Libertadores Win Would Be Fitting Farewell For Tevez

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Boca Juniors striker Carlos Tevez has spent much of his career winding people up, but victory in this weekend’s Copa Libertadores final could be all about winding down for him.

The well-travelled Argentine had previously vowed to retire sometime next year.

But a win in Sunday’s South American club showdown against fellow Buenos Aires arch rivals River Plate could signal the perfect farewell for the lifelong Boca Juniors fan.

“I don’t think there would be anything left to win. That’s what I want and the dream would be realized,” Tevez said earlier this year of a possible Libertadores triumph.

“This is without doubt the most important final of my career,” he added days before the rescheduled second leg at Real Madrid’s Santiago Bernabeu Stadium.

With the first leg a thrilling 2-2 draw, the second game was postponed last month.

This was after the Boca Juniors team bus was attacked and players injured as it approached River’s Monumental Stadium in the Argentine capital.

Hanging up his boots after a second Libertadores triumph would give the 34-year-old Tevez’s illustrious career perfect symmetry.

The diminutive but pugnacious striker won the Libertadores with Boca Juniors in 2003, then aged just 19 and playing alongside Guillermo Barros Schelotto, now Boca Juniors coach.

Since then he has enjoyed a peripatetic life packed with titles and controversies.

He moved to Corinthians in 2005’, then left the Brazilian giants for West Ham in a move that was questioned in English courts for the way it was structured.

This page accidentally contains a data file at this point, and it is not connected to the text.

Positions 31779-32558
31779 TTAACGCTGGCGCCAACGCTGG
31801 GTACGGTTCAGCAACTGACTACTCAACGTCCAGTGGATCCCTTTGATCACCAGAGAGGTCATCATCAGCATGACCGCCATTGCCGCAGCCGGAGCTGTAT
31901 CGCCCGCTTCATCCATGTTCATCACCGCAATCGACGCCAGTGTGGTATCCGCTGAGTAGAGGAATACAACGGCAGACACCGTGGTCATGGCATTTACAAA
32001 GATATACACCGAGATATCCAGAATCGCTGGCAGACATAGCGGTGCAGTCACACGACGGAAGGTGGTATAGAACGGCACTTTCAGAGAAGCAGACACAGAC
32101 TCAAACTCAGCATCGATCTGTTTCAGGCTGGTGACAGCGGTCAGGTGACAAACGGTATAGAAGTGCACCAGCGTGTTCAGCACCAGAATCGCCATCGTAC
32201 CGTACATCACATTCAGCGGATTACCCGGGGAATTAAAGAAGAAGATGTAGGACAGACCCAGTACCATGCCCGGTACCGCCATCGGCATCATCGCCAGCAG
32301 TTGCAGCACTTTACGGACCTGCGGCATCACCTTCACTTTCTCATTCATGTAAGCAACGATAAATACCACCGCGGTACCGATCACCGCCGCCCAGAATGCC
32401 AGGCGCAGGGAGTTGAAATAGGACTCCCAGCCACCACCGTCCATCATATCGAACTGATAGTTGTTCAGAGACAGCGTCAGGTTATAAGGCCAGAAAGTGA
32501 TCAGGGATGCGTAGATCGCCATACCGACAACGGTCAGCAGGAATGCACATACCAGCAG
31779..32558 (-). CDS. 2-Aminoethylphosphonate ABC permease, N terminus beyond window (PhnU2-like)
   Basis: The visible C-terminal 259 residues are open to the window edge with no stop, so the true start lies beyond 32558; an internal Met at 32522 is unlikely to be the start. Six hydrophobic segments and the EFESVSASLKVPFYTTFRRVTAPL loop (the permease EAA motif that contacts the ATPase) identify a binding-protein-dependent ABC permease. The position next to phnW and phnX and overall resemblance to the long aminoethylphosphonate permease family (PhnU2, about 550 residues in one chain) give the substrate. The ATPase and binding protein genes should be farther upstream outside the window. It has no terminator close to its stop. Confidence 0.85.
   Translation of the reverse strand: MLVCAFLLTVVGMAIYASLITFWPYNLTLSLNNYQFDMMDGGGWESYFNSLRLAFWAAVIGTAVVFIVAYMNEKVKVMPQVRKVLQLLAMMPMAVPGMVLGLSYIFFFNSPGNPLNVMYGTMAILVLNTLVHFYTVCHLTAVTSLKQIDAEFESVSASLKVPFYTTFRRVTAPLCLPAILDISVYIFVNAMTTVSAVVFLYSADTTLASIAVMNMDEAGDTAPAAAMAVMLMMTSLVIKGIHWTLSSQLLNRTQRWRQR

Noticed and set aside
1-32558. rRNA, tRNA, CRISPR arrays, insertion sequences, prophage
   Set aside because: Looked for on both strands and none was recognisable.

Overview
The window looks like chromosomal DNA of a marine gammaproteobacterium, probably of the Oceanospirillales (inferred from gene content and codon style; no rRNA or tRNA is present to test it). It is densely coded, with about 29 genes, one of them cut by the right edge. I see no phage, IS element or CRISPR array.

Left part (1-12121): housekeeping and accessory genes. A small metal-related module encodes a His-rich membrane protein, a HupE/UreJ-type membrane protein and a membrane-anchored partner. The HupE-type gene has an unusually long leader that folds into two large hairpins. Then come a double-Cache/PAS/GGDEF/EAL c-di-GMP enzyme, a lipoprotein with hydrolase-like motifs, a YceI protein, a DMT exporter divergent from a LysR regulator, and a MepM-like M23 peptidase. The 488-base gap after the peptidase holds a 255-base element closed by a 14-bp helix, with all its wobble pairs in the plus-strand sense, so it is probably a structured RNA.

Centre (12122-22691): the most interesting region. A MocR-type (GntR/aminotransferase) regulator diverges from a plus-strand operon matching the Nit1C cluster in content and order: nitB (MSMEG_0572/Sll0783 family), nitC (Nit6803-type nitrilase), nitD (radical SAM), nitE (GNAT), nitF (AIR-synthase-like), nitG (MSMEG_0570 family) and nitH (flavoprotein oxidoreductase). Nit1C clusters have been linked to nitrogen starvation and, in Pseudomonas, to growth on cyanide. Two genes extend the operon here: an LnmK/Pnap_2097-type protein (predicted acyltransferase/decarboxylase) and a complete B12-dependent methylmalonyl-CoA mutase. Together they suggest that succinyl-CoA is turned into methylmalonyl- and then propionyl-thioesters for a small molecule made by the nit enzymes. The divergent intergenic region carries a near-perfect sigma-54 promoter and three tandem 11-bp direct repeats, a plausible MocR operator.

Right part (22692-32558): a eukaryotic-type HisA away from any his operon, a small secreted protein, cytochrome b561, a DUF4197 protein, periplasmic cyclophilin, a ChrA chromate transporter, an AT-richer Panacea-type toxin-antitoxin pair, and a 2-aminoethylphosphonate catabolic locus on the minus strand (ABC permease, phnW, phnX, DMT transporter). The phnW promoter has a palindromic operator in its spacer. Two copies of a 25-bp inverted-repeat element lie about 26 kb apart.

His goals and committed performances there won him big money transfers, first to Manchester United and then to Manchester City in a daring cross-city move.

It was a move which irked Sir Alex Ferguson and had Tevez winding up the Red side of the city.

But after falling out with Manchester City coach Roberto Mancini — in one notorious incident he was accused of refusing to go on as a substitute — he moved to Juventus.

He later moved over to Chinese league clubside Shanghai Shenhua.

When Tevez came back to Boca Juniors at the start of this year, 50,000 fans turned up at the Bombonera Stadium to welcome him home.

The return to his boyhood favourites has been bitter-sweet: Boca Juniors won the Argentine first division in August and are just 90 minutes away from a record-equalling seventh Libertadores title.

Tevez, however, has played a limited role in the campaigns, and it is a sign of his maturity that he has accepted it with grace.

He started only four of Boca Juniors’ 13 Libertadores games this season but has appeared in nine altogether, scoring three goals.

Most of all, though, he has proven to be the soul of the team and spokesman for the players.

When Boca Juniors’ coach was attacked outside the Monumental before the scheduled second leg, it was Tevez who acted as the team mouthpiece and lobbied for the game to be cancelled.

He is unlikely to start on Sunday but no one would bet against him playing a part at some stage, as he did in the first leg.

When he came on with 17 minutes remaining, he almost led his side to an injury time winner.

“I dream of making the people happy,” Tevez said.

“I keep dreaming, because if I didn’t, I would be at home with my family.

Source: independent.ng